5. Wash (optional):
    Try using a good shampoo with argan oil to get more benefits from the oil.

2. Jojoba Oil

Jojoba oil has a unique composition of fatty acids and wax esters, unlike most plant oils, which contain triglycerides. Jojoba oil is a liquid wax extracted from the jojoba plant (Simmondsia chinensis), native to the southwestern United States and northwestern Mexico. Its molecular structure closely resembles the natural sebum produced by human skin. This similarity makes it particularly compatible with our skin and hair.

Due to its unique structure, jojoba oil is considered non-comedogenic, meaning it won’t clog pores and create buildup, making it suitable for low porosity hair.

Jojoba oil is considered a lightweight oil. Its molecular structure and wax ester composition give it a light texture, which allows it to be easily absorbed by the skin and hair without leaving a heavy or greasy residue. This lightweight nature is one of the reasons jojoba oil is often recommended for various hair and skin types, including those with low porosity hair or oily skin. It provides hydration and moisture without weighing down hair strands or clogging pores.

Jojoba oil is good for low porosity hair because of its hydrating fatty acids, sebum-similarity (well tolerated by the hair), easy absorption, lightweight consistency, and non-comedogenic nature. Since jojoba oil doesn’t create residual buildup, it is less likely to clog low porosity hair, making it breathable.

The best jojoba oil for low porosity hair we have selected is the Kate Blanc Jojoba oil.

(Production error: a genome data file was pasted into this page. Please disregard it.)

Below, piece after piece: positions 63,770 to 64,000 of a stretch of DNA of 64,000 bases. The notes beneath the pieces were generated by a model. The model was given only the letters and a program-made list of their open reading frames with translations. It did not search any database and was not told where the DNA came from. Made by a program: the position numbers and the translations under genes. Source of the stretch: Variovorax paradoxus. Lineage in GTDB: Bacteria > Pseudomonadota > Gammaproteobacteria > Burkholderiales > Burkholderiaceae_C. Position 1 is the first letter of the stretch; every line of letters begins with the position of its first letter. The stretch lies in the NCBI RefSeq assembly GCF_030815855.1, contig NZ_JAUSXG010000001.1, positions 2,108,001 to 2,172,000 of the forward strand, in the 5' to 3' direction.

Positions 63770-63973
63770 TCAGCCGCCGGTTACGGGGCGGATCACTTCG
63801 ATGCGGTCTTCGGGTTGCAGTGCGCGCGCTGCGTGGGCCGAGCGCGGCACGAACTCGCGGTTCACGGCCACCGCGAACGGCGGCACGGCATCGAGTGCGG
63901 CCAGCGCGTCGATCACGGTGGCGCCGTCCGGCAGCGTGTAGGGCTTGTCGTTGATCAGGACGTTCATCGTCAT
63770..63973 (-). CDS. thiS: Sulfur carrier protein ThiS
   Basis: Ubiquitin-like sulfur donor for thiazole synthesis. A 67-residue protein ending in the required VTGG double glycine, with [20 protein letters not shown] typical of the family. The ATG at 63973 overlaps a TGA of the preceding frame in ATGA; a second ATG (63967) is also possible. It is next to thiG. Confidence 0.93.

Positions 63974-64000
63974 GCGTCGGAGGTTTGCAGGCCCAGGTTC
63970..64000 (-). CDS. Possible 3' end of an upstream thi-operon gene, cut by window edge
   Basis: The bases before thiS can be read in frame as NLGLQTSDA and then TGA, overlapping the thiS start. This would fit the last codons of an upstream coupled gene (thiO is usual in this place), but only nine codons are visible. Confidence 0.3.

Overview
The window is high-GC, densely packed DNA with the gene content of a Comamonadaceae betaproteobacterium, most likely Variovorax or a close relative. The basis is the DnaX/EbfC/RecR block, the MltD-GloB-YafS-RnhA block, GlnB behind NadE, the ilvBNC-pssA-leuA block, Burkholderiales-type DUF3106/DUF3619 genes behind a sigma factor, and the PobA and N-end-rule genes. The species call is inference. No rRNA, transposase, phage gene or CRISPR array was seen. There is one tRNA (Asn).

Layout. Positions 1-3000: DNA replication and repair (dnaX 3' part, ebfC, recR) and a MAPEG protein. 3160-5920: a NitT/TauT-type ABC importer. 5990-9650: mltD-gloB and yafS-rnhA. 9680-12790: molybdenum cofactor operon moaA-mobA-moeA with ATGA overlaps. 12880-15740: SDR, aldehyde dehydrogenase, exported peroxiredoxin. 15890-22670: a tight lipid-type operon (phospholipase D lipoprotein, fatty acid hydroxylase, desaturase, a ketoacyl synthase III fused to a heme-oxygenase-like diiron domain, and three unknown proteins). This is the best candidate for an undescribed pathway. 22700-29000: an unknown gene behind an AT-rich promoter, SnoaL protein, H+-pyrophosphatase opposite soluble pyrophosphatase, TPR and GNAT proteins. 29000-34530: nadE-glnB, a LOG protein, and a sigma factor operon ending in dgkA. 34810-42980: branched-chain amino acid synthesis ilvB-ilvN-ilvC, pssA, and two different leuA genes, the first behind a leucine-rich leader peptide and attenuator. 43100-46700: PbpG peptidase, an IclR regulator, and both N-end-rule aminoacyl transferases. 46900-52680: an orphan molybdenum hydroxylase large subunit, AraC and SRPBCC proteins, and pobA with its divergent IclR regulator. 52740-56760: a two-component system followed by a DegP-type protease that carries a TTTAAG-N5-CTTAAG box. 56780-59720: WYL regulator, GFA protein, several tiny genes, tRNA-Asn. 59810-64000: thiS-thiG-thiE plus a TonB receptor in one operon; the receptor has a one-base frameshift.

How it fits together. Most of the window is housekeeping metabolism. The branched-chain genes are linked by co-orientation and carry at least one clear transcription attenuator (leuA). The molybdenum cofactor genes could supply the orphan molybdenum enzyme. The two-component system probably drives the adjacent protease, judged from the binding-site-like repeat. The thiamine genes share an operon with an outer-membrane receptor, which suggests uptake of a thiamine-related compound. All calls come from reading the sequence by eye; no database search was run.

Reasons to try the Kate Blanc Jojoba oil:

  • Comedogenic rating: 2.
  • USDA-certified organic, pure, natural, and 100% authentic.
  • Made from cold-pressed and unrefined jojoba oil.
  • Makes hair soft.
  • Promotes hair growth.

3. Sweet Almond Oil

Sweet almond oil is derived from the almonds of the Prunus dulcis tree.

Rich in monounsaturated fatty acids like oleic acid, it nourishes and promotes healthy hair. Sweet almond oil is particularly beneficial for hair with low porosity. This nourishment is further enhanced by its abundant Vitamin E content, a potent antioxidant that guards against oxidative stress.

As low porosity hair often struggles with moisture retention, the excellent absorption properties of sweet almond oil ensure deep moisturization without a heavy residue. Moreover, its relatively lightweight nature, non-comedogenic, prevents pore clogging, offering balanced hydration crucial for maintaining the health and vitality of low porosity hair.

Do you still need any other incentives to go for sweet almond oil?

I don’t think so! But if you do, let me tell you that it can also be used for the skin! Win-win.

Here’s the best sweet almond oil for low porosity hair and your skin!

Reasons to use it:

  • Comedogenic rating: 2.
  • Non-greasy.
  • High in Vitamins A and E.
  • Big bottle.
  • Light, sweet, and nutty fragrance.
  • No need to dilute.
  • Can be used as a carrier oil for essential oils.

4. Grapeseed Oil

Grapeseed oil is derived from the pressed seeds of grapes (Vitis vinifera) and is used for various culinary and cosmetic purposes. This oil contains a high percentage of linoleic acid, an omega-6 fatty acid, making it beneficial for skin health and elasticity.

Grapeseed oil also has a non-clogging light texture, which allows easy absorption into the skin and hair without a greasy residue. But despite its light texture, it has one surprising attribute. It can withstand high heat during hair treatments that require heat, such as deep conditioning sessions or heat-styling routines.